A new direction for a historic prison — on the wire today for the Associated Press

I always enjoy writing about Eastern State Penitentiary here in Philadelphia. This story is about a new direction the historic site is taking. It’s now not only about fun — like the haunted house or Bastille Day celebrations — or about trivia — like which famous inmates once stayed here. Its latest exhibit exhibits mass incarceration in the US. Read about it here.

Here’s a preview:

PHILADELPHIA (AP) — An old penitentiary-turned-historic-site that becomes a haunted house attraction each Halloween and provides a look back on a bygone era of corrections is taking a new direction with a hard look at today’s prisons and America’s high rate of incarceration.

Philadelphia’s Eastern State Penitentiary opened in 1829 with the belief that criminals could redeem themselves, and it was cruel to crowd or mistreat them. The only light came from the skylight in the vaulted ceiling, sending the message that only the light of God and hard work could lead to reform.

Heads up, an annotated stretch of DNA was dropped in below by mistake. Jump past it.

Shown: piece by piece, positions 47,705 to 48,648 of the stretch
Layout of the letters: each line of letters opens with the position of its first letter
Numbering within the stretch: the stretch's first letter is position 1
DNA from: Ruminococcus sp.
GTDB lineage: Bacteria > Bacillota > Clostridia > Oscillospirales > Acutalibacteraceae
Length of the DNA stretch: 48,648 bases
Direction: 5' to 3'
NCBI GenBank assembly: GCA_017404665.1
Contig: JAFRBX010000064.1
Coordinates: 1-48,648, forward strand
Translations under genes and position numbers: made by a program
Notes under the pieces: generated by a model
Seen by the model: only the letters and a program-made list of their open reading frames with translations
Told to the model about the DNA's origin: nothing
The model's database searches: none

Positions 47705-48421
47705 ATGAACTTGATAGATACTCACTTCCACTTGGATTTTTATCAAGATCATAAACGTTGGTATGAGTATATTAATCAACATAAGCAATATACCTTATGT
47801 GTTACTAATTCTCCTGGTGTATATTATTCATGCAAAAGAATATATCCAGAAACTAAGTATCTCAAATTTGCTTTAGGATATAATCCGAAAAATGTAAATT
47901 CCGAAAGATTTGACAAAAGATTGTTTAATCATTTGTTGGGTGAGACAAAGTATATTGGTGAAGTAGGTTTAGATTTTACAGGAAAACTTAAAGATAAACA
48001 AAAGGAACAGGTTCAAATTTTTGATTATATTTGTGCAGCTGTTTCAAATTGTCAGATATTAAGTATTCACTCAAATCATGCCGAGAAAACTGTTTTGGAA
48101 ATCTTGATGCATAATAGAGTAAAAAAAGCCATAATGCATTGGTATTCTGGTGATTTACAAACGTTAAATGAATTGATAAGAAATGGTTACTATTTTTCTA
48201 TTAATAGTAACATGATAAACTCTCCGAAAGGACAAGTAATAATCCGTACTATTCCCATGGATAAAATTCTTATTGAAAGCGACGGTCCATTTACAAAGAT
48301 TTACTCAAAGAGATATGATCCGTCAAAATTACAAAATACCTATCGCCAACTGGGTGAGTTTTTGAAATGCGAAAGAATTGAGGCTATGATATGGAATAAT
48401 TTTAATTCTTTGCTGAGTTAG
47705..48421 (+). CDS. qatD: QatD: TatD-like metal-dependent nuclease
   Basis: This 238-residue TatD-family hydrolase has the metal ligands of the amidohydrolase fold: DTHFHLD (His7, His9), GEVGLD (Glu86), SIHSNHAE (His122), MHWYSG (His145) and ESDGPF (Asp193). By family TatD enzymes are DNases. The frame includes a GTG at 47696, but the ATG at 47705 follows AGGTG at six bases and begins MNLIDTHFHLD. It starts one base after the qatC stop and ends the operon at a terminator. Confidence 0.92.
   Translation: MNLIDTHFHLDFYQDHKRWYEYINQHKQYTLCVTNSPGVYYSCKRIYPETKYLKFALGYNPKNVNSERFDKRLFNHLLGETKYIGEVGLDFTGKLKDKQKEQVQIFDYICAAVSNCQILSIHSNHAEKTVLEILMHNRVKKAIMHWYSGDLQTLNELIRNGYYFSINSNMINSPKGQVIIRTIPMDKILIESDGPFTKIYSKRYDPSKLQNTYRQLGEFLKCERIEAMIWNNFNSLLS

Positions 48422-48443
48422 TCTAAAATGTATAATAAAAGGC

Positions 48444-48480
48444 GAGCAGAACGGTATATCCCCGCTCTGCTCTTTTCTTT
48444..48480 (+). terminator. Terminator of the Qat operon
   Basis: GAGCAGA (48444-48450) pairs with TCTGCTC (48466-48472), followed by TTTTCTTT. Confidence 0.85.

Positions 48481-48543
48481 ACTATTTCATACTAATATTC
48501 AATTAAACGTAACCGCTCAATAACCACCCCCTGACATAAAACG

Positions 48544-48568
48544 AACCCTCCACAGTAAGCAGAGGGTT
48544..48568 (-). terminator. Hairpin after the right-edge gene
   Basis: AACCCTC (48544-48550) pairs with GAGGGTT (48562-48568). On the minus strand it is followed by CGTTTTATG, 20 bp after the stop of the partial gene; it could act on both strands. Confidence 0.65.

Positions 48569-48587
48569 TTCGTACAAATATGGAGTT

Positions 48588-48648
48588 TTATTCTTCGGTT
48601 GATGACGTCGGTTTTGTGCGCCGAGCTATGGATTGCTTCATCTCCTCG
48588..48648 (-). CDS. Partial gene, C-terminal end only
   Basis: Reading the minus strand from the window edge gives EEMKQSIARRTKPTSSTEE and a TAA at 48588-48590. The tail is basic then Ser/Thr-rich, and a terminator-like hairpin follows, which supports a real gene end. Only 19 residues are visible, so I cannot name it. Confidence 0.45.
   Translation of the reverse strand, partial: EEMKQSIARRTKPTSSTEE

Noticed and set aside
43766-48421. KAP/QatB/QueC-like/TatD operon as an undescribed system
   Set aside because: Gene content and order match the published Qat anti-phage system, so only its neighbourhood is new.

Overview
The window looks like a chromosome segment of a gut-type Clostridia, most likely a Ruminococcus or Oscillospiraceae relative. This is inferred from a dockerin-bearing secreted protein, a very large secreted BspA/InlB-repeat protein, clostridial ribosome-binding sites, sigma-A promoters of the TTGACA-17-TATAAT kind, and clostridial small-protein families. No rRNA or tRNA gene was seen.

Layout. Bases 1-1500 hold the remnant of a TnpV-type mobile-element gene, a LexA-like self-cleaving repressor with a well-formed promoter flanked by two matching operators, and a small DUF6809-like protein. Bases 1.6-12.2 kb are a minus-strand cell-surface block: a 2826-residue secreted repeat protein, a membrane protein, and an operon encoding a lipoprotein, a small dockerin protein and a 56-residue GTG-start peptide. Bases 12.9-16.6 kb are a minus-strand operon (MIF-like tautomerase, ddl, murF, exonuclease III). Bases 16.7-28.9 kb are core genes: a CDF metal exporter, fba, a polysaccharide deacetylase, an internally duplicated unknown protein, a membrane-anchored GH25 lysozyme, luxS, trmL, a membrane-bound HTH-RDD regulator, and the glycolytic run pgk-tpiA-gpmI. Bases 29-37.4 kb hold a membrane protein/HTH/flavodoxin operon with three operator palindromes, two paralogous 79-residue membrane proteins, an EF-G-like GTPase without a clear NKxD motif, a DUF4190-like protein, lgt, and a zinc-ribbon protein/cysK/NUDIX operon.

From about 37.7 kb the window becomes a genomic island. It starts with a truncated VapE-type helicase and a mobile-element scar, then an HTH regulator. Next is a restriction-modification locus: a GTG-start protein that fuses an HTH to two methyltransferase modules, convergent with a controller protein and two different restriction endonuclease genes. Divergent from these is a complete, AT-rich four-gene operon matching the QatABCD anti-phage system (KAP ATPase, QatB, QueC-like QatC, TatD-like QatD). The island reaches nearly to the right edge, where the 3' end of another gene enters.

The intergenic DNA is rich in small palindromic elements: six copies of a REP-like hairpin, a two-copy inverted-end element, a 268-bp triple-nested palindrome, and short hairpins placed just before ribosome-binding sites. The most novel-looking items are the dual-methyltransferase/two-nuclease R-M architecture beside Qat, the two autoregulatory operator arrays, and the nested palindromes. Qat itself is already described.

By the 1930s, space meant to house 300 inmates instead held 2,000. By 1970, the year Eastern State closed, punishment was its primary mission.

Now, in a transformation that began modestly a few years ago, the penitentiary that housed such notorious criminals as gangster Al Capone and bank robber “Slick Willie” Sutton is completing a retooling of its programming to place a major focus on growing questions about the effectiveness of America’s prison system.

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